Non-Catholic critics of papal primacy assert that papal primacy was created by the exaggerated claims the popes made for their office. Those critics insist on ruling out in advance what the popes say about their office. While papal testimony to the office of Peter is not conclusive proof of papal primacy, serious historical research cannot exclude it on principle.
Our Lord necessarily bore witness to himself. In time and space the Catholic Church is the extension of the Incarnation. She also speaks with Christ’s authority. If popes are truly successors to Peter and in charge of the messianic kingdom on earth, they have a duty to proclaim the truth about their office. The popes have fulfilled that duty. By their backgrounds they represent a broad range of ethnic and cultural diversity, yet for nineteen centuries they have borne a single unvarying witness about the papal office.
The earliest exertions of papal authority occurred under conditions of violent persecution. Those popes wrote and acted “in circumstances which rendered any exhibition of a centralising power a matter of almost certain death.” Most of the popes of the third century, for example, were martyrs. In that century “no pope sat on the throne with any fair prospect of dying the common death of ordinary men.”
Non-Catholics misunderstand the Church’s teaching about papal infallibility. Here is an Eastern example: “The dogmatic struggles and doctrinal controversies of the early Church would simply have been unthinkable if the infallible Church had possessed an automatic, visible organ of infallibility.”
Note the logic. If the pope had received the charism of infallibility, he would have exercised it in a certain way. But he did not exercise it that way. Therefore, it must not have existed.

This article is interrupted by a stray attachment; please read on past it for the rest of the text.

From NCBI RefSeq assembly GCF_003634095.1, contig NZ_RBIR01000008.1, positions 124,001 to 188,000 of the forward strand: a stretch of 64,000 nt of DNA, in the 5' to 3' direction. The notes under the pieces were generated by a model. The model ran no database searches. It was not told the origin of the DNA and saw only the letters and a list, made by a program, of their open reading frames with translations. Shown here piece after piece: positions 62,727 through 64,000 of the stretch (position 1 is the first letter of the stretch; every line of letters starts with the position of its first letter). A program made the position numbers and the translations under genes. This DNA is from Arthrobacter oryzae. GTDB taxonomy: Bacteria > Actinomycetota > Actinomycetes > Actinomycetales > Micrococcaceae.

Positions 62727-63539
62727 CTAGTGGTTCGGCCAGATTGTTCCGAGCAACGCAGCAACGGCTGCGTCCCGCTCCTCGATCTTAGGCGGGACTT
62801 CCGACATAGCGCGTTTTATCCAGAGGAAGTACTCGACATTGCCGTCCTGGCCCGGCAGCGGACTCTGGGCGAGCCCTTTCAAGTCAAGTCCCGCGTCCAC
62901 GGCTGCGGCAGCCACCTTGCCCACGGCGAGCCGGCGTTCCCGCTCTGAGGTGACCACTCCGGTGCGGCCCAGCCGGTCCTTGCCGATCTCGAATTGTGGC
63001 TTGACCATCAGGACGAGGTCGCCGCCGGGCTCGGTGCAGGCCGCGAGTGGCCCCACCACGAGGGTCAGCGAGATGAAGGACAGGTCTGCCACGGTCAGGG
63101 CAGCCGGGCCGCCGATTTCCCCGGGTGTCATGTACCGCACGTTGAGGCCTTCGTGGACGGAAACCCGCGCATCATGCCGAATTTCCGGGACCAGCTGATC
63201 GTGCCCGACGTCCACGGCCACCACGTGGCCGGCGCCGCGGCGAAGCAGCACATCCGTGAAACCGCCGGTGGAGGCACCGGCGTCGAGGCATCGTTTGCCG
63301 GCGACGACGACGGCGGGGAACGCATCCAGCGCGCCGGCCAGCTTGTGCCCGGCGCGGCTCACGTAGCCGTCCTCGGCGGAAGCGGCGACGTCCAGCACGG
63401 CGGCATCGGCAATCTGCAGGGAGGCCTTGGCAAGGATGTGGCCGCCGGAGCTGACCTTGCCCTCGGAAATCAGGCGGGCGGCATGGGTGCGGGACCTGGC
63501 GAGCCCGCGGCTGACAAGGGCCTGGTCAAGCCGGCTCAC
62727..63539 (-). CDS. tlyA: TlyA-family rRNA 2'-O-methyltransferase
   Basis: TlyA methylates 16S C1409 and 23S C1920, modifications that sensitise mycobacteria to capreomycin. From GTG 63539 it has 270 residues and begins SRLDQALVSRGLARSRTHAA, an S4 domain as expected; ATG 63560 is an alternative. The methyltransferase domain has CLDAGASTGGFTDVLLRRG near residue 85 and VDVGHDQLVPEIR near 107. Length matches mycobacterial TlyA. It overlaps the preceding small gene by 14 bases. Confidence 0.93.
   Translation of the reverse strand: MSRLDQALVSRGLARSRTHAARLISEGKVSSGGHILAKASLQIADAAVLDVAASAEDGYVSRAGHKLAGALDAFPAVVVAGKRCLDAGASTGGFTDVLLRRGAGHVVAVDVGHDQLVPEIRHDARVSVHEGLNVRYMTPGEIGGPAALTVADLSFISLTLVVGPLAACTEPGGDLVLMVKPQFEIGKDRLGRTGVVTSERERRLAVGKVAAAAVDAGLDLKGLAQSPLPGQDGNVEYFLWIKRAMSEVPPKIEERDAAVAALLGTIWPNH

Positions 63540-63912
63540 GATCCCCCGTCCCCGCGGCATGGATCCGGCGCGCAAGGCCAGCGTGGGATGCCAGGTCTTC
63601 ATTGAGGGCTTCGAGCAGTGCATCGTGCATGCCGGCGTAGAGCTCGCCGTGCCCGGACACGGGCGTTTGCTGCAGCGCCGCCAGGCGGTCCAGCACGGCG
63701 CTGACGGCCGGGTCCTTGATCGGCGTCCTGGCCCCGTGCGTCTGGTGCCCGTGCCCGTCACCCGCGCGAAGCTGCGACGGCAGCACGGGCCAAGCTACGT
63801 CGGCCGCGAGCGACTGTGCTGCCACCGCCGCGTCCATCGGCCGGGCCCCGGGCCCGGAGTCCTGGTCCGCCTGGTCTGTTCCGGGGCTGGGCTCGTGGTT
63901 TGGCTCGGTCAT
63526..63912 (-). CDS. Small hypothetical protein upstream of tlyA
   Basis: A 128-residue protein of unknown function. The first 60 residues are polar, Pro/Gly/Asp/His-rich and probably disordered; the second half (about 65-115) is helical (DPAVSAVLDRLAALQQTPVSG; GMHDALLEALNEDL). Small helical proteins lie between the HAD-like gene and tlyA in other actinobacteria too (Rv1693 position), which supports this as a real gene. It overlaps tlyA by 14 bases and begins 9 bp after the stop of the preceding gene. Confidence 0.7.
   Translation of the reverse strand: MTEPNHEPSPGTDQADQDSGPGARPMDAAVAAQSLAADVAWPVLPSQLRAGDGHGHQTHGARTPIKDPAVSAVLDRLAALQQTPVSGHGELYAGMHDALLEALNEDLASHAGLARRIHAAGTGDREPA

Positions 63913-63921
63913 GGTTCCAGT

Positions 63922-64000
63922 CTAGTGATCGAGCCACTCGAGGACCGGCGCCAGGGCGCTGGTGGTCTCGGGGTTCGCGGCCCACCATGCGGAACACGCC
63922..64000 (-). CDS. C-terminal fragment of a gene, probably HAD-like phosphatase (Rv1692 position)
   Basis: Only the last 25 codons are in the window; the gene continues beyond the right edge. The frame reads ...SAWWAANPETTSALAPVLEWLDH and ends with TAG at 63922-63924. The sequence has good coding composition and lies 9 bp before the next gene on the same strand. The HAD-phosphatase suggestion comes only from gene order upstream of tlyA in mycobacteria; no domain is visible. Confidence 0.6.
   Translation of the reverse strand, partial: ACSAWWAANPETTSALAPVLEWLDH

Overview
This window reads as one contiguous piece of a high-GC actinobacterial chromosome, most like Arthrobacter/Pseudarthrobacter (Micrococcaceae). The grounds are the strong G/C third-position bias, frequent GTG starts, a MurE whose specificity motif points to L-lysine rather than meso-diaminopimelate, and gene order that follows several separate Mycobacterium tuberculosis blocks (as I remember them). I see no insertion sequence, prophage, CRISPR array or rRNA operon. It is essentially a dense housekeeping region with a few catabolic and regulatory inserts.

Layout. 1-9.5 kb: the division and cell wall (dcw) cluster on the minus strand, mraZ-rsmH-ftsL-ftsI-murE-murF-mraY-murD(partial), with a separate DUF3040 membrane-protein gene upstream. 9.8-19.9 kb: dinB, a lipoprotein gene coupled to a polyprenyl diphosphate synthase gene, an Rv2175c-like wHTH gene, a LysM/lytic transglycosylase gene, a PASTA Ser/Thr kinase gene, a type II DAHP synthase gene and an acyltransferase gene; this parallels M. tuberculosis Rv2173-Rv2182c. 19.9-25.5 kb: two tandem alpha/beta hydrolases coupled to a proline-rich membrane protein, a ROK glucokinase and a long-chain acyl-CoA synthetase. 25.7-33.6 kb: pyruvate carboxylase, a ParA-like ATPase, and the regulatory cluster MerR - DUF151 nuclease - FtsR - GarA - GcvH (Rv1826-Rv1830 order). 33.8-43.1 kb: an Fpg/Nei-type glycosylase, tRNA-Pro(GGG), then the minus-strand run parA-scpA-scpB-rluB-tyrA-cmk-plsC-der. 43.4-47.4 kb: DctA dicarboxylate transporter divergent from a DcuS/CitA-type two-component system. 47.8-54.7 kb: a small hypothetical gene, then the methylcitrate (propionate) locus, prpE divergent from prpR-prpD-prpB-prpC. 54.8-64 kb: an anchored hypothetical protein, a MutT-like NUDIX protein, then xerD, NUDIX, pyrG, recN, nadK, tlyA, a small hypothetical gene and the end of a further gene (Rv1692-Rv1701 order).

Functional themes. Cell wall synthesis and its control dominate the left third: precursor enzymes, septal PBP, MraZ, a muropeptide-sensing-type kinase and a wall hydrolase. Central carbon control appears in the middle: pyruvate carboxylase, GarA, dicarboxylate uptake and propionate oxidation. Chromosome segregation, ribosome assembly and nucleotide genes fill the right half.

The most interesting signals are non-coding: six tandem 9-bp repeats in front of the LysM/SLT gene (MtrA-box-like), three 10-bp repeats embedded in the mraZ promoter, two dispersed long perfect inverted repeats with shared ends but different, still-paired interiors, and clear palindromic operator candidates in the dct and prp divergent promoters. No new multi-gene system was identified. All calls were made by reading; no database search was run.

There is nothing “automatic” about papal infallibility. The Church has never intimated that the pope can settle any question immediately. The pope “does not bear definitions with his head at all times, ready to flash out at a moment’s notice; their possibility and their materials lie in the circumstances of the Church.” The charism of infallibility guarantees only that the pope will be preserved from error when and if he is led to make a definition.
Eastern Orthodox apologists’ case against Petrine primacy is based almost entirely on their reading of early Church history. For many of the leading Orthodox theologians of this century, that reading is controlled by the theory which they call “Eucharistic ecclesiology” or “local-church ecclesiology.” (In Orthodox usage, as in Catholic usage, “local church” designates a diocese, not a local congregation.)
Some Orthodox ecclesiologists repeatedly invoke one sentence from the letter of Ignatius to the Smyrnaeans: “Where the bishop appears, there let the people be, just as where Jesus Christ is, there is the Catholic Church.” This, they say, means that the fullness of the Church is found in each local church. No local church can exercise authority over any other local church.